Another important tip I have learnt regarding myofascial pain is to stretch my muscles after the exercise not before. If you want to walk or jog or swim just start off at a slow to moderate pace and gradually build up speed and intensity. Then your body will be ready for deeper stretching at the end of your session.

Let me give you an example regarding the benefits of exercise. Twenty years ago I was attending a *fibromyalgia support group which a rheumatologist had recommended. A speaker talked about the idea of helping this condition by resting. It sounded quite attractive so I put it into practice.  I was running a household with 5 children, and my husband and I were preparing to go away for his long service leave. A few weeks had passed without exercise and I now felt I needed to clean the house  for my mother who was coming to mind the children. After a couple of very intensive cleaning days (barely sitting down) the bottom of one of my feet started to burn. Whenever I put my foot to the floor I experienced significant pain to the extent that I got myself some crutches. I was now forced to spend quite a bit of time resting on the bed. A couple of good friends came and helped with the chores til my Mum arrived. But the more time I spent lying down the worse my whole leg became – sometimes feeling a bit cold or heavy.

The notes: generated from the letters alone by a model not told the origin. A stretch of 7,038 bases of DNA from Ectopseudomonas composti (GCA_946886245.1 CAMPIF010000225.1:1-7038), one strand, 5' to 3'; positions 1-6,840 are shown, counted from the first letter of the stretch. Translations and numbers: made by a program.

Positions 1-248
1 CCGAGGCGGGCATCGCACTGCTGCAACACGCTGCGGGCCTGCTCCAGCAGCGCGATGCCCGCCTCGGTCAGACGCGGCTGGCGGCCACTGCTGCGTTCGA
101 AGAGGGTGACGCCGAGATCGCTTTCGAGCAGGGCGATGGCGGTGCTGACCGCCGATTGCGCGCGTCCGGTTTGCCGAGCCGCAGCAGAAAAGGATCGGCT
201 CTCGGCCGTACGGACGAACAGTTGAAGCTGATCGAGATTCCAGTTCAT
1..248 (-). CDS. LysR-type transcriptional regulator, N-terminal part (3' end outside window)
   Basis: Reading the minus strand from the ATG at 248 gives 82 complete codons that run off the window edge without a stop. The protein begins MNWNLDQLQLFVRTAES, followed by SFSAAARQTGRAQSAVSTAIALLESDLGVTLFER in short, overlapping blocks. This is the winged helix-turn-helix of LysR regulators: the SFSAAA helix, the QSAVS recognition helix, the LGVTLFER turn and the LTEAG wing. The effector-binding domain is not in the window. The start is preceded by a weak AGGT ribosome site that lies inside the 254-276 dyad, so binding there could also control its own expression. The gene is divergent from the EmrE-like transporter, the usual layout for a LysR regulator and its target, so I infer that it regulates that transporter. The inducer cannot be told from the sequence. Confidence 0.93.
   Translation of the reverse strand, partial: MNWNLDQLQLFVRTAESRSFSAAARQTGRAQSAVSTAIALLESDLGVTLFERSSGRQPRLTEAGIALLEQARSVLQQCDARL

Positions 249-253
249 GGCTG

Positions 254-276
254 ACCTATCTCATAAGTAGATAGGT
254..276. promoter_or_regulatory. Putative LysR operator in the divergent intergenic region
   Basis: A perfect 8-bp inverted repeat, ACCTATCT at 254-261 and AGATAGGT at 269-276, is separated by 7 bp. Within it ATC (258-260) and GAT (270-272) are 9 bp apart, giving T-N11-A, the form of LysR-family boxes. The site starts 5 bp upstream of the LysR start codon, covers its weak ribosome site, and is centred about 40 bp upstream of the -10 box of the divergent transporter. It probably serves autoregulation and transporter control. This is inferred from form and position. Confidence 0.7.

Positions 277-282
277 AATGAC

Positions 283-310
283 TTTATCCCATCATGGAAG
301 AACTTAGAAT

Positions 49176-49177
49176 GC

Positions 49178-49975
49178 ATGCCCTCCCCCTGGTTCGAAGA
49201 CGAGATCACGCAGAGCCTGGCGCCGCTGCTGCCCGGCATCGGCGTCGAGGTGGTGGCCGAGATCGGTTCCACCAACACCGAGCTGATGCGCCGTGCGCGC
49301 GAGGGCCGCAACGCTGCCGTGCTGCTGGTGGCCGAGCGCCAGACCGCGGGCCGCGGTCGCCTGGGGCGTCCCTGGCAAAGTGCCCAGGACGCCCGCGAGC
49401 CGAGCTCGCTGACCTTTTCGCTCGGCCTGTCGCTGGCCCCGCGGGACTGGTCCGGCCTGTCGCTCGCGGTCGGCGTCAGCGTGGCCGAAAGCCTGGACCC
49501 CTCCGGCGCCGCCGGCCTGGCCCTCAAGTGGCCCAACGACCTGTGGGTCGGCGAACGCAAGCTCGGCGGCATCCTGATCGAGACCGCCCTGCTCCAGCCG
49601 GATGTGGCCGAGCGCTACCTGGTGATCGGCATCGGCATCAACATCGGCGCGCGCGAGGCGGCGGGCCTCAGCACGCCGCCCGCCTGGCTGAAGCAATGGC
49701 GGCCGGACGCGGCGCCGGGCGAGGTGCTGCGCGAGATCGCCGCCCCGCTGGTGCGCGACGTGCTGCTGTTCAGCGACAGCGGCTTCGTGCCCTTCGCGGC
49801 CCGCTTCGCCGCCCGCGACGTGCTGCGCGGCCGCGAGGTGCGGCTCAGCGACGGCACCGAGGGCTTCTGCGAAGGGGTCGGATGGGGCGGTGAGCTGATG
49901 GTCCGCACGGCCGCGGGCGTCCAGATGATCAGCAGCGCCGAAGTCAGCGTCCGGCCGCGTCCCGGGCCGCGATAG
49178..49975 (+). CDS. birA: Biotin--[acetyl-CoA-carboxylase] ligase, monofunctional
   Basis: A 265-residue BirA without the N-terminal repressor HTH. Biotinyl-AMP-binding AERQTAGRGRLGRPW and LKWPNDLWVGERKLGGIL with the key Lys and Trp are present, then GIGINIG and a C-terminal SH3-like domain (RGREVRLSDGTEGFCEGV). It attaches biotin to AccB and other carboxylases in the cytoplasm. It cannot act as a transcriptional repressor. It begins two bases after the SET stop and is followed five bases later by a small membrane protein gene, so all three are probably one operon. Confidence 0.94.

I realised that I needed to do something or I would not be able to go on this trip of a lifetime. So I began swimming in a heated pool at Takapuna (I hope those damp change rooms have been upgraded!). This was the best strategy – not to keep staying on my feet as that only made the pain in my foot worse but to keep the leg moving and active in another way. I kept this up for a few days more when my Mum arrived and thankfully I was able to get on that plane. [Years later I learned that the foot pain was stemming from the buttock/pelvis area and the swimming had mobilised that area.]